A strong earthquake jolted on Sunday the same area of northeastern Japan that was hit by a massive quake in March, but there was no sign of further damage along the coast or to the crippled Fukushima nuclear power plant, officials said.
The Japan Meteorological Agency lifted a tsunami alert for the region before noon after initially urging residents in the disaster area to stay clear of the coast.
The U.S. Geological Survey estimated the magnitude of the earthquake at 7.0 and said it had occurred at a depth of 18 km (11 miles) off the northeastern coast of Japan just before 10 am local time.
Four months ago, the same area was hit by a massive earthquake and tsunami that left at least 21,000 dead and missing. The March 11 disaster cut power to the Fukushima power plant and triggered a radiation crisis.
"It started as a small side-way tremble, then it grew gradually stronger," said Nobuyuki Midorikawa, an official at Iwaki City, Fukushima prefecture.
"Having experienced that much devastation in March, this latest earthquake and tsunami alert made me feel we cannot let our guard down against tsunami," Midorikawa said.
Tokyo Electric Power said workers closest to the coast at the Fukushima power plant were briefly evacuated to higher ground before returning to work.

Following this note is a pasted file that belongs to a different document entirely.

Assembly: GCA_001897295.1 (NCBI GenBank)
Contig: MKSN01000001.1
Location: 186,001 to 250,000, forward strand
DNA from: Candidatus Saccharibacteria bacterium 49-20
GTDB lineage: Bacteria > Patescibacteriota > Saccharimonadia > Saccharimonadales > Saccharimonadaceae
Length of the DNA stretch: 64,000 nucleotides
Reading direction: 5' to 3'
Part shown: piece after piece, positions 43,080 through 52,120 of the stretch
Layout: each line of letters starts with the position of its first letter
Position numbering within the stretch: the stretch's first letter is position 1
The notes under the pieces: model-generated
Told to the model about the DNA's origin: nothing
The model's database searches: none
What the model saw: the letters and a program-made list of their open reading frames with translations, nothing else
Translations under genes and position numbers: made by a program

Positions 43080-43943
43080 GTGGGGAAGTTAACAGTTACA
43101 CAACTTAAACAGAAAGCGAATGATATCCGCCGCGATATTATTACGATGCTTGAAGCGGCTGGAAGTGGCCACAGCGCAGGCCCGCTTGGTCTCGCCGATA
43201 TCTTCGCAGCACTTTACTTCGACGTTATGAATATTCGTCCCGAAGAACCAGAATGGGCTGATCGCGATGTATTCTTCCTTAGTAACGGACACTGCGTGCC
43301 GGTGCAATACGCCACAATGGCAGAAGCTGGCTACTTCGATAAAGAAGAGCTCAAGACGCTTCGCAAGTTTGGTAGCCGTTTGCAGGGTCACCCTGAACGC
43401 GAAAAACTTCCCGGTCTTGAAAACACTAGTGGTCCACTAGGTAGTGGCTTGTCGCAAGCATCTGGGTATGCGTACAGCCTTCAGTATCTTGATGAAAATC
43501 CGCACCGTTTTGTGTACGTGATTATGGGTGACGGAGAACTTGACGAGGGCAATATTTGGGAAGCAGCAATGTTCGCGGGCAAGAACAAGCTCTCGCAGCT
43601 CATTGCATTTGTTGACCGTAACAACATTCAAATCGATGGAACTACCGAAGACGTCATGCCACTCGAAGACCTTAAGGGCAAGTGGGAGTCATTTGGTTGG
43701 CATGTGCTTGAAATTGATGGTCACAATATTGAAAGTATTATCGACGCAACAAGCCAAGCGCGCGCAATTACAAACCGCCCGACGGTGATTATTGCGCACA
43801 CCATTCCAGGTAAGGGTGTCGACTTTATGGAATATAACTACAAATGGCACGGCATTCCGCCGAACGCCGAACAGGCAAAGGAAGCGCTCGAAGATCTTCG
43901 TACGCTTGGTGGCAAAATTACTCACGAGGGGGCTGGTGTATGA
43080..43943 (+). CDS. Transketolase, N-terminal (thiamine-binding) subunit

The utility said there was no immediate sign of further damage at the nuclear plant where workers have been struggling to keep an improvised cooling system operating to stabilize the reactors and control radiation. The cooling system was not interrupted by the quake, the company added.
Tokyo Electric said there was also no damage to the massive barge moored just offshore from the Fukushima nuclear power plant that has been used as a temporary storage depot for radiated water for any damage.
The March 11 earthquake that struck off the coast of northeastern Japan had a magnitude of 9.0 and caused a tsunami that caused extensive damage along the coast and measured about 14 meters at the Fukushima nuclear plant.
The resulting loss of power at the Fukushima nuclear plant took out cooling systems and caused fuel in three of the plant's six reactors to melt down. Subsequent hydrogen explosions scattered radioactive debris over a wide area.
About 80,000 nearby residents have been forced to evacuate because of the radiation and Japan's government has come under fire for its handling of the disaster, putting pressure on unpopular Prime Minister Naoto Kan to resign.
One concern has been the strength of the building supporting what remains of the No. 4 reactor at Fukushima, and a Tokyo Electric spokesman said the utility expects that the structure would hold up in an earthquake stronger than the one that struck Sunday.Reuse content